When entering into a commercial real estate transaction, you want to draft a well-defined contract that protects your interests and clearly outlines the terms and conditions of the deal. A comprehensive commercial real estate contract should address various aspects of the transaction to ensure clarity, minimize disputes and offer legal protection for all involved parties.
Learn about the key components that your commercial real estate contract should include.
1. Parties and property description
The contract should clearly identify all parties involved in the transaction, including the buyer, seller and any brokers or agents. Additionally, it should provide a detailed description of the property, including its address, legal description and any pertinent identifiers.
2. Purchase price and payment terms
The contract should specify the agreed-upon purchase price for the commercial property, as well as the payment terms. This includes outlining the amount of the initial deposit or down payment, any financing arrangements and the timeline for subsequent payments.
3. Due diligence and contingencies
The contract should address the due diligence period, allowing the buyer sufficient time to conduct inspections, investigations and other necessary assessments of the property. It should also outline any contingencies, such as the buyer’s ability to secure financing or obtain necessary permits or approvals.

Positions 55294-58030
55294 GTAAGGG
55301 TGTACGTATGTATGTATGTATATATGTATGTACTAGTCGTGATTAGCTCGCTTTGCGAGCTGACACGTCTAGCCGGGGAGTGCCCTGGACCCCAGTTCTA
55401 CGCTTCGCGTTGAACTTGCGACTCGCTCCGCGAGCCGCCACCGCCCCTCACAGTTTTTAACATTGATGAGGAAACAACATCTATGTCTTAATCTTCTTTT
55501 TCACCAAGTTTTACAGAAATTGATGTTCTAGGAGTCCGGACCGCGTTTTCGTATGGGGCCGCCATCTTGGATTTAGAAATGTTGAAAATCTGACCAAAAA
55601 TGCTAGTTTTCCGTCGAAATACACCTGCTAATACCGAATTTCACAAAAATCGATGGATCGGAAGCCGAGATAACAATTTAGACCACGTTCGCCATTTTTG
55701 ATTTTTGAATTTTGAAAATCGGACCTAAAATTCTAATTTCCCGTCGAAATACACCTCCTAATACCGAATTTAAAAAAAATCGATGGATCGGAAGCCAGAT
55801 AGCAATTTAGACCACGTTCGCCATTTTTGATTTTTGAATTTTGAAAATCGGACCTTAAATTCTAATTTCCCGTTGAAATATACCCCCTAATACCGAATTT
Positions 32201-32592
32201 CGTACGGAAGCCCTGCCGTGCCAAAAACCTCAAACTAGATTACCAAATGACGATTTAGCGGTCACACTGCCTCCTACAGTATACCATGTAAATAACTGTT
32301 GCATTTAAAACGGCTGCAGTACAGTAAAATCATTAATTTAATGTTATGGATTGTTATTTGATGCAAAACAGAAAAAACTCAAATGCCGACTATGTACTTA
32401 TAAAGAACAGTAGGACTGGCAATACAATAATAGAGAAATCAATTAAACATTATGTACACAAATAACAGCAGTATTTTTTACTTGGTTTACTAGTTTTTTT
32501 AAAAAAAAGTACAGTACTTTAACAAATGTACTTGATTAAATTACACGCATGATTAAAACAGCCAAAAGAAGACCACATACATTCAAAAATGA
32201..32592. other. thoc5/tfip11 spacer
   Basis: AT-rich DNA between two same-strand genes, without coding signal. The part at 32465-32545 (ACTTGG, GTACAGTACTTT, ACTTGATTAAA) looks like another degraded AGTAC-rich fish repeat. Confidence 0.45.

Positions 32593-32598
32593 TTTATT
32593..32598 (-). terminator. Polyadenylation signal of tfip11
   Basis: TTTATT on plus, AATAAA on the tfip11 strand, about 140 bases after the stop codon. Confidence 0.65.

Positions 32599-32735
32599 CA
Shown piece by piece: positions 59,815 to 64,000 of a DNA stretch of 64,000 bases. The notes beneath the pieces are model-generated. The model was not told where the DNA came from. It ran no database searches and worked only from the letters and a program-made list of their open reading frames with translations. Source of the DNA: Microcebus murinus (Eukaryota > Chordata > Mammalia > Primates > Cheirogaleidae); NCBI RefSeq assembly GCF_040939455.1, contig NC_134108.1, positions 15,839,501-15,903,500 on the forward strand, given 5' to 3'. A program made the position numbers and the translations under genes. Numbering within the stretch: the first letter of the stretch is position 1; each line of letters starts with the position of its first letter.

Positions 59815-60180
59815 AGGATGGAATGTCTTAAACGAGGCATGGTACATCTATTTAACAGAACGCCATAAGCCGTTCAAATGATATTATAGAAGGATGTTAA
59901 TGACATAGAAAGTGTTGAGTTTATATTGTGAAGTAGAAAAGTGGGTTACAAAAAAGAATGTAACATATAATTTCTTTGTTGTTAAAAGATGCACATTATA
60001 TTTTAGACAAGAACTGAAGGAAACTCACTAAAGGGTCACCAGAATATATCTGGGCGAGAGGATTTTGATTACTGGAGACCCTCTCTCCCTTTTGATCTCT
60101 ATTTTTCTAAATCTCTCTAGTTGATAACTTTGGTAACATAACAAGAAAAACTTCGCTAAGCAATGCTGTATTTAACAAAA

4. Closing date and transfer of title
The contract should establish a closing date when the ownership of the property transfers from the seller to the buyer. It should also specify how to transfer the title, such as through a warranty deed, special warranty deed or another appropriate instrument.
5. Representations and warranties
Both the buyer and seller may provide representations and warranties in the contract. Additionally, warranties are assurances given by the seller regarding the condition, quality or title of the property.
6. Remedies and dispute resolution
The contract should outline the remedies available to each party in the event of a breach, default or dispute. This may include provisions for specific performance, monetary damages or alternative dispute resolution methods such as mediation or arbitration.
By including these and any other items you deem necessary, you can create a contract that safeguards your interests and promotes a smooth transaction.